Core participation in many sports may have declined slightly over the past five years, but growth in casual participation “could signal increased exposure to a variety of sports, such as grassroots baseball and basketball organizations adjusting their rules to grow in areas where they haven’t been able to get a foothold, or a bevy of new outreach programs that introduce kids to skiing and snowboarding.”
That’s the word from according the Sports & Fitness Industry Association’s 2018 Sports, Fitness and Leisure Activities Topline Report, which indicates that causal participation in sports has grown 3.2 percent, on average, while core participation dropped 2 percent, on average.
“Core is what pays the bills,” SFIA president and chief executive officer Tom Cove said. “Core participants buy new technology. They’re attuned to what we’re selling in new and improved product. They’re more committed to travel for their sport, and they’re more willing to spend on equipment and other costs related to the sport. [But] casual could be good if it’s entry to market … and can grow into core. The key there [is] for our industry and the sports development universe to take those kids being exposed at a casual level and give them a pathway to becoming core players. That’s what the cutting edge of the next few years is going to be.
Every year, the SFIA releases its participation topline summary featuring data from the largest single-source sports, fitness and leisure activity participation study in the country. The association tracks participation in 120 sports, recreation and fitness activities. This time, baseball (12.9 percent), basketball (14.1 percent), field hockey (15.9 percent) and indoor soccer (13.2 percent) all saw significant one-year increases in casual participation.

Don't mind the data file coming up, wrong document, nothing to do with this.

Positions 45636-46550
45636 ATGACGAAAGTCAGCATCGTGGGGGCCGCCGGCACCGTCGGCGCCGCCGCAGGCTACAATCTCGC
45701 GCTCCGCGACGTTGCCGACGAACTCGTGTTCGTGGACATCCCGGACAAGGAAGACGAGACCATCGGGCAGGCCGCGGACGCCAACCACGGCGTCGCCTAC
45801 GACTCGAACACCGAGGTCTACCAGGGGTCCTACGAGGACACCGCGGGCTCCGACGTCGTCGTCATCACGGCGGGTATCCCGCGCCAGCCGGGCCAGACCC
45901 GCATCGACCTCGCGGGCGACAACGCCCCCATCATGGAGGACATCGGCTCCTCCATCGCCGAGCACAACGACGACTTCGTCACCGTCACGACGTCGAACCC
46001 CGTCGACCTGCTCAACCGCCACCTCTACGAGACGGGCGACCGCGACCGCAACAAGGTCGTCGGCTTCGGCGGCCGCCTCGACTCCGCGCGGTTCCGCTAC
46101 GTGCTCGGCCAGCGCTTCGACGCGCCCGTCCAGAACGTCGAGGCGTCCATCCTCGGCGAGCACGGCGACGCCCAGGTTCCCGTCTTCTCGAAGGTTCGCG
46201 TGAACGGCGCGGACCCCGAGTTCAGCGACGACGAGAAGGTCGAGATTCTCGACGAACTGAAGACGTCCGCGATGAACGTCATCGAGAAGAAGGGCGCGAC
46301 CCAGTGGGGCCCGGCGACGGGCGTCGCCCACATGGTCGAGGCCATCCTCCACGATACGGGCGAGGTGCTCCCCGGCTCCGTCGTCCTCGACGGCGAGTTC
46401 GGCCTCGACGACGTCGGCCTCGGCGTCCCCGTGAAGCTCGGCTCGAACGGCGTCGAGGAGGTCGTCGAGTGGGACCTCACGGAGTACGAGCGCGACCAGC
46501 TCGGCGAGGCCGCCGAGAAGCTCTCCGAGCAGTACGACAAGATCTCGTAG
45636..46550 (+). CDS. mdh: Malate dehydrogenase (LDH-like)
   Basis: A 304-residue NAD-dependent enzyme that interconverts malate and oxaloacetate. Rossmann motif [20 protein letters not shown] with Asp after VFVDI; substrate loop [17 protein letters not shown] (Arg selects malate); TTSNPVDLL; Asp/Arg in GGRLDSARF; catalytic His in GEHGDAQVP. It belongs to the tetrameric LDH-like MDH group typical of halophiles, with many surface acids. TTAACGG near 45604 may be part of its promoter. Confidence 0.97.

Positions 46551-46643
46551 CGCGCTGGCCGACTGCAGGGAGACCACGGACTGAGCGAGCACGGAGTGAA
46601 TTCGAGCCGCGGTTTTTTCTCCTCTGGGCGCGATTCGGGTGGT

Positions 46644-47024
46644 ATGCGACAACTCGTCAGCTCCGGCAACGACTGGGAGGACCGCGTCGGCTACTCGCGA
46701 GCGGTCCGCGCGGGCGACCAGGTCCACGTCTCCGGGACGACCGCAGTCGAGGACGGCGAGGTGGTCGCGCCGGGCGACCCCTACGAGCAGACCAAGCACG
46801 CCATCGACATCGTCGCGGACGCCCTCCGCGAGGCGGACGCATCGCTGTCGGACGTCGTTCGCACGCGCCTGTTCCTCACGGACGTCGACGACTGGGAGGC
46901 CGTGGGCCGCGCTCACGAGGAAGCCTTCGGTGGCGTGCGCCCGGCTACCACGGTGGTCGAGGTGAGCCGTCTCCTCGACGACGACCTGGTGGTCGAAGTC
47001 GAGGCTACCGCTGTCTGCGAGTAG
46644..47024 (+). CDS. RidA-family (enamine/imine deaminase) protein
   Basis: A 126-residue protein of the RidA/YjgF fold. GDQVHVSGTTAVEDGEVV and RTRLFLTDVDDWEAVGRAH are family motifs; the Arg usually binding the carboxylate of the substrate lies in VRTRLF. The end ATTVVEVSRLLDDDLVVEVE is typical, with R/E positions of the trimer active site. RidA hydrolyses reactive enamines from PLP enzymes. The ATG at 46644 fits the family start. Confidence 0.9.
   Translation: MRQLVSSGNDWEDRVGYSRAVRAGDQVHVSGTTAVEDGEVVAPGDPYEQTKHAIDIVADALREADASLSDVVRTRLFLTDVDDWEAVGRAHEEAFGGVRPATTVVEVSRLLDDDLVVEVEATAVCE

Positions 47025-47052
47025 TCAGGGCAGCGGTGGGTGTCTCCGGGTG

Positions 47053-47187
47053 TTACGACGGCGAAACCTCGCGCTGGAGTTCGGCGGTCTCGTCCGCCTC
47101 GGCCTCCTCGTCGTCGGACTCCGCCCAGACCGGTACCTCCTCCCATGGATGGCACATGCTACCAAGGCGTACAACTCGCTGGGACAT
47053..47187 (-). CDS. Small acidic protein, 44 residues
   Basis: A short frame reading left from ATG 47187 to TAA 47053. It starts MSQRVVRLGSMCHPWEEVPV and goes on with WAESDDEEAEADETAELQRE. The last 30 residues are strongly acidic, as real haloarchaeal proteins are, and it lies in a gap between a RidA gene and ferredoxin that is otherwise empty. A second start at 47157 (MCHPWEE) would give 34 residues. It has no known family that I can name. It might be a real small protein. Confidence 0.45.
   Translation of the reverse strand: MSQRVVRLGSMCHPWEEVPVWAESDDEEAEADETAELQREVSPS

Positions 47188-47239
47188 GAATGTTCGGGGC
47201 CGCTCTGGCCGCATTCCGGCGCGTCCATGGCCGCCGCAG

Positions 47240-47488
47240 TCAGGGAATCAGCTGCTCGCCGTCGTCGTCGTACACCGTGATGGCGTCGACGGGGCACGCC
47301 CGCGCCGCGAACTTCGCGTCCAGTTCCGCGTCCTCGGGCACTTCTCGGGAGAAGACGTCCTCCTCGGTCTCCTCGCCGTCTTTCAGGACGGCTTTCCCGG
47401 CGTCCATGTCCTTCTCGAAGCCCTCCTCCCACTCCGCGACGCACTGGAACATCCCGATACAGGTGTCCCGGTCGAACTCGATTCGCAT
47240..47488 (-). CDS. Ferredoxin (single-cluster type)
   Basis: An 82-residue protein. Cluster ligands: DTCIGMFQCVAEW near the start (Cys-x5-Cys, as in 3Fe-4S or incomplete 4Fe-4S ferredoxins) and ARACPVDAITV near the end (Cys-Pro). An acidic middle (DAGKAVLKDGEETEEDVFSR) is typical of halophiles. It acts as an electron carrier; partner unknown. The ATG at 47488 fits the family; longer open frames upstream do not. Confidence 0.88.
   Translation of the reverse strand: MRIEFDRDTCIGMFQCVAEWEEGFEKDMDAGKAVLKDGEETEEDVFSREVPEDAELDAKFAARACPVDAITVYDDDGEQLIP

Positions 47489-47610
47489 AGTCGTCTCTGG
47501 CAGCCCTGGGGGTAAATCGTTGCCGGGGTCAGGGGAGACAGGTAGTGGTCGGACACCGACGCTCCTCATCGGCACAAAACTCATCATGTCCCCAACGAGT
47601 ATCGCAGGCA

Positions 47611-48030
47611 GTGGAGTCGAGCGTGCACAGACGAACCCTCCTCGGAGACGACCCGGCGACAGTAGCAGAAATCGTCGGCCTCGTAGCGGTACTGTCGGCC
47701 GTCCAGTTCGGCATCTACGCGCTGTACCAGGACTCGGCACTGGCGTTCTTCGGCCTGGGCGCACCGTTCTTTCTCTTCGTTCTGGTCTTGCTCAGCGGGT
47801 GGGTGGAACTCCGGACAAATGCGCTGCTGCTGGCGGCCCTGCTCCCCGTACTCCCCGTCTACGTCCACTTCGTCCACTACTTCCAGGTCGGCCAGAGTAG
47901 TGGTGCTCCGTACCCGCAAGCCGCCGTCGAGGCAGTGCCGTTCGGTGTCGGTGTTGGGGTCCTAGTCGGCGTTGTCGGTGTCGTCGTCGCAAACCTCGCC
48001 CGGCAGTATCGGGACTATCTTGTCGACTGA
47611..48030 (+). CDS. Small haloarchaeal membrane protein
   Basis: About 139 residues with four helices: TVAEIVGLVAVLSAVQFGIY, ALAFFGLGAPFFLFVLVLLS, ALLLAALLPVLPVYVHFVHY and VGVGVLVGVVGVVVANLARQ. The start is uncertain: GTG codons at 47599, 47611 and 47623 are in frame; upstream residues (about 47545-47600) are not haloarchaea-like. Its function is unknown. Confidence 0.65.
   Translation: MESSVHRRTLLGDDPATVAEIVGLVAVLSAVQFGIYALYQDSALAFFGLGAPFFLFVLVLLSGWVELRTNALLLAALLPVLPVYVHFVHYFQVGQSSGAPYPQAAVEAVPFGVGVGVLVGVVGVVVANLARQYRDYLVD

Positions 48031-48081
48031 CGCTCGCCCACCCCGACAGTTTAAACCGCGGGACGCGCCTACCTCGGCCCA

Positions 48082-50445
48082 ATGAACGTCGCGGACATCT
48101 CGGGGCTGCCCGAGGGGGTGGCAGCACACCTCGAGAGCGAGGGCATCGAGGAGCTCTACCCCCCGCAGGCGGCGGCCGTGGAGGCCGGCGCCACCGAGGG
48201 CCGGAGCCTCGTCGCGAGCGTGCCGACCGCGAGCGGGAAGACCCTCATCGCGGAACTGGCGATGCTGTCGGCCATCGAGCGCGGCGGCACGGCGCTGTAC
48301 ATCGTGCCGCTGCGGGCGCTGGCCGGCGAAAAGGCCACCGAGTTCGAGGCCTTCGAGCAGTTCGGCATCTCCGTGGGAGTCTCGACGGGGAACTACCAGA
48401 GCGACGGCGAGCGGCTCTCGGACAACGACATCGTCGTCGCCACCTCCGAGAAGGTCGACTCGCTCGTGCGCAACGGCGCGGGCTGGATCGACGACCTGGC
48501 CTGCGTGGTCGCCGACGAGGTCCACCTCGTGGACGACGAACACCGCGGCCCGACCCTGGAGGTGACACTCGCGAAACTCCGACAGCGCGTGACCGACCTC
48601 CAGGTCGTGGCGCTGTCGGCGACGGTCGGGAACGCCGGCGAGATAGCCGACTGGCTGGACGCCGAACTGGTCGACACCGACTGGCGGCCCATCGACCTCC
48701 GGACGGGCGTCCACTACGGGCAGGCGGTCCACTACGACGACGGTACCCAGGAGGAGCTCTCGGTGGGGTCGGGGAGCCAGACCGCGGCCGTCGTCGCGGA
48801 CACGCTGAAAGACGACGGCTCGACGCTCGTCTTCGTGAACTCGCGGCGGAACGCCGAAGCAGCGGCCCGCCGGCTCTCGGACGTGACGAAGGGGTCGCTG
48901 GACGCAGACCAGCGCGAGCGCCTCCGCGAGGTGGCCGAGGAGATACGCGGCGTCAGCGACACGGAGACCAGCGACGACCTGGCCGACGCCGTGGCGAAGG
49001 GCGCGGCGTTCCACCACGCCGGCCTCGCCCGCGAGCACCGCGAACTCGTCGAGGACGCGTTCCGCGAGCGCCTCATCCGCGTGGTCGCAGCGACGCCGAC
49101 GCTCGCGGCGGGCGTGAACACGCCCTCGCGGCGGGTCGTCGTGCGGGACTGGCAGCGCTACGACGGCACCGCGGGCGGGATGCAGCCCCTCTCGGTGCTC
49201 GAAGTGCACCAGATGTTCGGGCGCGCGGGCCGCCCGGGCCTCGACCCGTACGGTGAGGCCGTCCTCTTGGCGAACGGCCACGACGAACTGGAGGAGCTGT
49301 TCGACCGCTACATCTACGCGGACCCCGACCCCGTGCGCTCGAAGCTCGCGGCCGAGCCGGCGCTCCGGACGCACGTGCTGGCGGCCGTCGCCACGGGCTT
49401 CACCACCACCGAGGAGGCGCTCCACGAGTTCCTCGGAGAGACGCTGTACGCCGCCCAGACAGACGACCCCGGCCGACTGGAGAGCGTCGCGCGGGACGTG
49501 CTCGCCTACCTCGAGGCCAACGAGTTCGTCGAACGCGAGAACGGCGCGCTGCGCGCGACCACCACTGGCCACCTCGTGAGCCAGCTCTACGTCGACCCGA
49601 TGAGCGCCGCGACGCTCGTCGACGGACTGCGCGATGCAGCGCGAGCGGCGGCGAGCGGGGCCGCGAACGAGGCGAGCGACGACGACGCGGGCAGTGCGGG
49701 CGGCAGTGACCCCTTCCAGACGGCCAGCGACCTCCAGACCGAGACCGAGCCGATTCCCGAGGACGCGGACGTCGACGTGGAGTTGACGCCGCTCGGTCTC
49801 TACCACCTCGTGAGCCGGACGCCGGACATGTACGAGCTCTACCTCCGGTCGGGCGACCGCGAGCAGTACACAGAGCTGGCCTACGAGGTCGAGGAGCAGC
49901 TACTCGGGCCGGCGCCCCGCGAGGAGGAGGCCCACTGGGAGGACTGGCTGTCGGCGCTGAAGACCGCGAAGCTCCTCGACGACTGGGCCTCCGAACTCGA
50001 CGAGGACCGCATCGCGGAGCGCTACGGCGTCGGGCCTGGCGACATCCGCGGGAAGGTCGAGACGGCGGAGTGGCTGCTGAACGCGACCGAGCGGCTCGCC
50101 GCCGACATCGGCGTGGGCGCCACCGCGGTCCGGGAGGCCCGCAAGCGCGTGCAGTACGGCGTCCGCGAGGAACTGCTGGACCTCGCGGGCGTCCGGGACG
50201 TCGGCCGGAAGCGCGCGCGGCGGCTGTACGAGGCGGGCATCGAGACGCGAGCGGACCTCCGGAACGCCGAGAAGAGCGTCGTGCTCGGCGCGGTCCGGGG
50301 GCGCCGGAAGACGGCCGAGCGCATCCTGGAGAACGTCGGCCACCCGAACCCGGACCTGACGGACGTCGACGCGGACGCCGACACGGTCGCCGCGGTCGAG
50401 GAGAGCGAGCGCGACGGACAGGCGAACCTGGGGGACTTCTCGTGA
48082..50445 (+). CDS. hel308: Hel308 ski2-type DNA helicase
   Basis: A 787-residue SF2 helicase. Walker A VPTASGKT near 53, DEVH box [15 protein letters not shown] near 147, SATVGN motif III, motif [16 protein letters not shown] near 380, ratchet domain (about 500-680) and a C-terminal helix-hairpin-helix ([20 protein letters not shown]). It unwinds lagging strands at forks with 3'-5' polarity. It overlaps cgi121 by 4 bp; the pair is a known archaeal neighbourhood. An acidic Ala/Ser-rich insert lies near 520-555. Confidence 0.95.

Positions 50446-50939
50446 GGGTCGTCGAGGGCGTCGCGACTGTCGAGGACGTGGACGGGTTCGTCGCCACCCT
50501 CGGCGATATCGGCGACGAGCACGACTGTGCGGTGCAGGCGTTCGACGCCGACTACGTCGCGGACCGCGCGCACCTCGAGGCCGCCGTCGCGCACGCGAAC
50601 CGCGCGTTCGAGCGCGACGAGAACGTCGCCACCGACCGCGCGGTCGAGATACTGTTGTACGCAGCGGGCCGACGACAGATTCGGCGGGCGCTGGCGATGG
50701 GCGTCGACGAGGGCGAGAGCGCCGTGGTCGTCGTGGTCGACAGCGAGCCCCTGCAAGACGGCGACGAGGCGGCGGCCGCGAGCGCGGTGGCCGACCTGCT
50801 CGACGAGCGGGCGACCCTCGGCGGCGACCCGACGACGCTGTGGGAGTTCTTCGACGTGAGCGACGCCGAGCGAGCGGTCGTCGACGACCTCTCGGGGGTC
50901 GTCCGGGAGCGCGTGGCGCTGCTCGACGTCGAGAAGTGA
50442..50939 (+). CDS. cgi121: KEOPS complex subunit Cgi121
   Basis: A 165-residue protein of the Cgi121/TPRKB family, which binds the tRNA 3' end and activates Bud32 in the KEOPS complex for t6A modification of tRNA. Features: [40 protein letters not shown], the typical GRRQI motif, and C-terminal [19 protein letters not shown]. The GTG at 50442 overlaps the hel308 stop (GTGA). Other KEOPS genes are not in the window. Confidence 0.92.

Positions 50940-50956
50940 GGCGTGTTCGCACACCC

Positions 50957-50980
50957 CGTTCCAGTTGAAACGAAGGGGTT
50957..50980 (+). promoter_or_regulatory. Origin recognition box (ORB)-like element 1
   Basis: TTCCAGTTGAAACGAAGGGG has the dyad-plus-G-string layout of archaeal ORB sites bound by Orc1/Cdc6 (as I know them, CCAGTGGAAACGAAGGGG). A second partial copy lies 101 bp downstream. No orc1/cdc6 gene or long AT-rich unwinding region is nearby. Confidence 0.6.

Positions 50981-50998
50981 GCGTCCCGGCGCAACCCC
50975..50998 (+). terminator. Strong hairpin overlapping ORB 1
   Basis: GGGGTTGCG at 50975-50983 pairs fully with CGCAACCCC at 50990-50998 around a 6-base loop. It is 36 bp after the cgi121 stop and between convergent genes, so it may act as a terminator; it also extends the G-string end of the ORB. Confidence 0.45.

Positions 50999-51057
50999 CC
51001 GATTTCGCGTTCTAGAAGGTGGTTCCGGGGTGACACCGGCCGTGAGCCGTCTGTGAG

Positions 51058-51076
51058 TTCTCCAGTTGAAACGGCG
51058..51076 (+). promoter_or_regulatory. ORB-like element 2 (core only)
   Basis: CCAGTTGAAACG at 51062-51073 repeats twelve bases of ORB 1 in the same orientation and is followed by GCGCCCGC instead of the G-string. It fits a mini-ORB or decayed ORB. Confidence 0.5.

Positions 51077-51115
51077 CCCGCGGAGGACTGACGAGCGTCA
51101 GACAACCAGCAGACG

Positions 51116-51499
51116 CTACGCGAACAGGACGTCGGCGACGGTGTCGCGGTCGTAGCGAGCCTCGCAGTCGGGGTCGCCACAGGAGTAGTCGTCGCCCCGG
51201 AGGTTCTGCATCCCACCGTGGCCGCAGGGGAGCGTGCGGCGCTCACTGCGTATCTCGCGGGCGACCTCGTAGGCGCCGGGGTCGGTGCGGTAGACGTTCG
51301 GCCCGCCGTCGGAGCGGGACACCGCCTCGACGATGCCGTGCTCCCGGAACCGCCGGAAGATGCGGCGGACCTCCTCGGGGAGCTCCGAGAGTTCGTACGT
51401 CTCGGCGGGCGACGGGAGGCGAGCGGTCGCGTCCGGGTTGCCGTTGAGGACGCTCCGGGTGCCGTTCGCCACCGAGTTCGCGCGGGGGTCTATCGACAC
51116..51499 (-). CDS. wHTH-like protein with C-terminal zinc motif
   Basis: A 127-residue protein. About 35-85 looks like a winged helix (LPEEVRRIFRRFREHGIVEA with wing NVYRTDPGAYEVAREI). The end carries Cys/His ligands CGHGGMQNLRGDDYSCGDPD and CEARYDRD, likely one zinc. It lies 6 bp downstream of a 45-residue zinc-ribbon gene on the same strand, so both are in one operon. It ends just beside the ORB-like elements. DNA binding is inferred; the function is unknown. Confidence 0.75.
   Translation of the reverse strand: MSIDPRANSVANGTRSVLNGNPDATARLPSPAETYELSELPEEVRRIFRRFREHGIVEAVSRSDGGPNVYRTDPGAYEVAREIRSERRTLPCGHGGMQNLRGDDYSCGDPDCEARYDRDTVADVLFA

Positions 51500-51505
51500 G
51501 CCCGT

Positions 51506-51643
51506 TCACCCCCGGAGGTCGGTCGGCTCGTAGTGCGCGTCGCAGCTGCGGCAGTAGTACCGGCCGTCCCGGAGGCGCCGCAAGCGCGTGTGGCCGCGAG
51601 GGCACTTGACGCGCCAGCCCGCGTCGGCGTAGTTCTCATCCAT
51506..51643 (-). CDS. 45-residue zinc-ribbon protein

Several niche sports and activities also showed strong growth — led by rugby, BMX bicycling and pickleball. “The interest in activities has started moving toward outdoor recreation,” the report stated.
Here are some highlights of the SFIA report:
Running/jogging made a comeback in 2017, with a 7.1 percent increase in total participation and 10.3 percent annual growth in casual participation.
Boxing for competition led the individual sports category at 13 percent annual growth in 2018.
Pickleball dominated the racquet category, with an 11.3 percent jump in total participation.
Flag football took top honors in the team sports category, with 6.1 percent total participation growth in 2017 compared to the previous year.
“Our country will be better when more of our citizens are active and healthy — better academically, economically, militarily and socially,” Cove said. “We need to understand the motivations and barriers to being active and take decisive steps to address them.”